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Date Rape and the Defense of 'Mistake of Fact'

I have dealt with many sexual assault cases in the past where there is a genuine mistake of the fact as to whether or not the victim has consented to the particular circumstances that lead to the sexual behavior. For instance, sometimes a victim has expressed a prior desire to engage in sexual behavior with the defendant. Or, the defendant makes sexual advances that are not instantly rebuked by the victim. There is no overt threat of force, no resistance, no “NO!” We’ve always have been taught that “no means ‘no’.” But, how do we truly know the mind of another if it’s not spoken? How is one to read the mind of another?

A “mistake of fact” jury instruction is one where the judge provides the jury with guidance that the circumstances and the defendant’s testimony can negate the element of the crime relating to intent.

Mistake of fact warranted as to victim’s behavior

For instance, where victim testified that she had been affectionate with defendant and the defendant then testifies that it seemed to him that victim was enjoying their foreplay and their sexual activity was mutual, a mistake of fact instruction could be warranted.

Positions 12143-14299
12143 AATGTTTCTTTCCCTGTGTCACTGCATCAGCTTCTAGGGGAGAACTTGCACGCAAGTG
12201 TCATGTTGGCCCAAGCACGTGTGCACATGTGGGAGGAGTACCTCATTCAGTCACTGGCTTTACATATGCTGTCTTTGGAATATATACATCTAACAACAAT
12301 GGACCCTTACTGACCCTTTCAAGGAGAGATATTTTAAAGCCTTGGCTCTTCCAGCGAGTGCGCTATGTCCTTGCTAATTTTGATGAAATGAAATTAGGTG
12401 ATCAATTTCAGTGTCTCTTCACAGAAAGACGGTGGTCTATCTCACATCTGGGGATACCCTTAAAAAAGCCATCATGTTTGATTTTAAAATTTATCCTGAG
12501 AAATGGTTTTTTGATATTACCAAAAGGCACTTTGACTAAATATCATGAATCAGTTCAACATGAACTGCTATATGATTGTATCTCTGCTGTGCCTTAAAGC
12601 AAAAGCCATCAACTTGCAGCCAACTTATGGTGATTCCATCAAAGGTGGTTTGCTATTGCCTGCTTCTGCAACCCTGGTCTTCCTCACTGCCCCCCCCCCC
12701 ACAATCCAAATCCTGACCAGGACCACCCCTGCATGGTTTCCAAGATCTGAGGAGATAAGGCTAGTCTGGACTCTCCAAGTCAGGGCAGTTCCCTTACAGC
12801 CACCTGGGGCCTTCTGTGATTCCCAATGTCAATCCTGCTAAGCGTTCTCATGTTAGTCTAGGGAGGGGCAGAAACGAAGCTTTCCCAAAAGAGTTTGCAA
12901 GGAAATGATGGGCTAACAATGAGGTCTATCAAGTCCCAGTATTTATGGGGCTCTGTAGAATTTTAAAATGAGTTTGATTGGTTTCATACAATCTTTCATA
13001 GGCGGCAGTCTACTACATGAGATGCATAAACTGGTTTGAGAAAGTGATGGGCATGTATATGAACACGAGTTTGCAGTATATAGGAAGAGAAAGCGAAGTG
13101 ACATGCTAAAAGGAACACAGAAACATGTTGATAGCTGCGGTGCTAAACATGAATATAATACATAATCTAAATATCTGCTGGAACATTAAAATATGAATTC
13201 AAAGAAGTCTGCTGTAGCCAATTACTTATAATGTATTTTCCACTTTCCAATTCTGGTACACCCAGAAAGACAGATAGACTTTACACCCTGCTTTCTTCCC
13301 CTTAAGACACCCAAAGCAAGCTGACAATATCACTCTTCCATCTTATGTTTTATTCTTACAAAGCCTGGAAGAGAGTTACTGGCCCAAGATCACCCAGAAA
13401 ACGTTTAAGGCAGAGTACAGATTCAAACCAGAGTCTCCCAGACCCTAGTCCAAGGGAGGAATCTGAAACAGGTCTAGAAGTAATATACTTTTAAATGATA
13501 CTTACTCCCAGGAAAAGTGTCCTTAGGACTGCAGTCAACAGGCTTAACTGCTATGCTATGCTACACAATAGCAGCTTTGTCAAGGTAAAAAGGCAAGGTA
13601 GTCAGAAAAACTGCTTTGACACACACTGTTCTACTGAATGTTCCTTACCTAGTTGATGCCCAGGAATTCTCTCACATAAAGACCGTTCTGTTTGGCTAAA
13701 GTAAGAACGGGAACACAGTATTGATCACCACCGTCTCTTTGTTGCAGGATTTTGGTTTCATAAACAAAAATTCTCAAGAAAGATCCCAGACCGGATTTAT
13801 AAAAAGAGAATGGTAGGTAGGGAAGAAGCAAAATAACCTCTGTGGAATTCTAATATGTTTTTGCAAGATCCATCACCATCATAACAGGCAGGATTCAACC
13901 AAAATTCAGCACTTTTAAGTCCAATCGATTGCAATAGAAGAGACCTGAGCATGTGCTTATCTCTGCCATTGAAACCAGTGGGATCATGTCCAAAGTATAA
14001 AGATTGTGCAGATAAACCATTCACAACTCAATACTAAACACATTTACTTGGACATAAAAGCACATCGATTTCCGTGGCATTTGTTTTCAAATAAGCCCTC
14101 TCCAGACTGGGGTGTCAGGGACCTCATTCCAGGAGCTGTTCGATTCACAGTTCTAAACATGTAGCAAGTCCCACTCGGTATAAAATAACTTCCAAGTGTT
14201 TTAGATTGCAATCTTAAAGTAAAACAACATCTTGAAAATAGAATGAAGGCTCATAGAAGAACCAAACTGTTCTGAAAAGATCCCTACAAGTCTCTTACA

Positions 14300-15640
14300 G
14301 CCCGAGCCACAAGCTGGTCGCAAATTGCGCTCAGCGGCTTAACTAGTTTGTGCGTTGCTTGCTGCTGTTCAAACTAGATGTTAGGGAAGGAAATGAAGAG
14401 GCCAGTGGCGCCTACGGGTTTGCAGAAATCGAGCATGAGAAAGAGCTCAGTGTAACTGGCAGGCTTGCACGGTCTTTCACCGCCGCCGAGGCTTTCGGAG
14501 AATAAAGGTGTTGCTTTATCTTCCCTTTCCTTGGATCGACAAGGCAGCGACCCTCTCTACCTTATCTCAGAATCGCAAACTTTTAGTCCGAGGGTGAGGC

Mistake of fact warranted as to defendant’s state of mind

“It is well established that a bona fide, reasonable mistake of fact may, under certain circumstances, negate the element of criminal intent.” Commonwealth v. Namack, 663 A.2d 191, 194 (Pa.Super.1995). This legal maxim is codified at Section 304 of the Crimes Code, which provides, in relevant part, “[i]gnorance or mistake as to a matter of fact, for which there is reasonable explanation or excuse, is a defense if ... the ignorance or mistake negatives the intent, knowledge, belief, recklessness, or negligence required to establish a material element of the offense[.]” 18 Pa.C.S. § 304(1). See Pa. SSJI (Crim) 8.304.

There may be many instances where the defense can properly cross the victim as to the activities involved in the sexual engagement with the defendant to show that there may have been an honest mistake. Further, the defendant should, in many circumstances, have to testify as to his/her belief that the actions involved in the activity were consensual or that the defendant reasonably believed that they were.

If you’ve been charged with a sexual assault crime, you need to consider a proper defense. Contact Shaffer & Engle to discuss your case at a free consultation. You may also contact us for our free reference guide–Defending Sexual Offenses.

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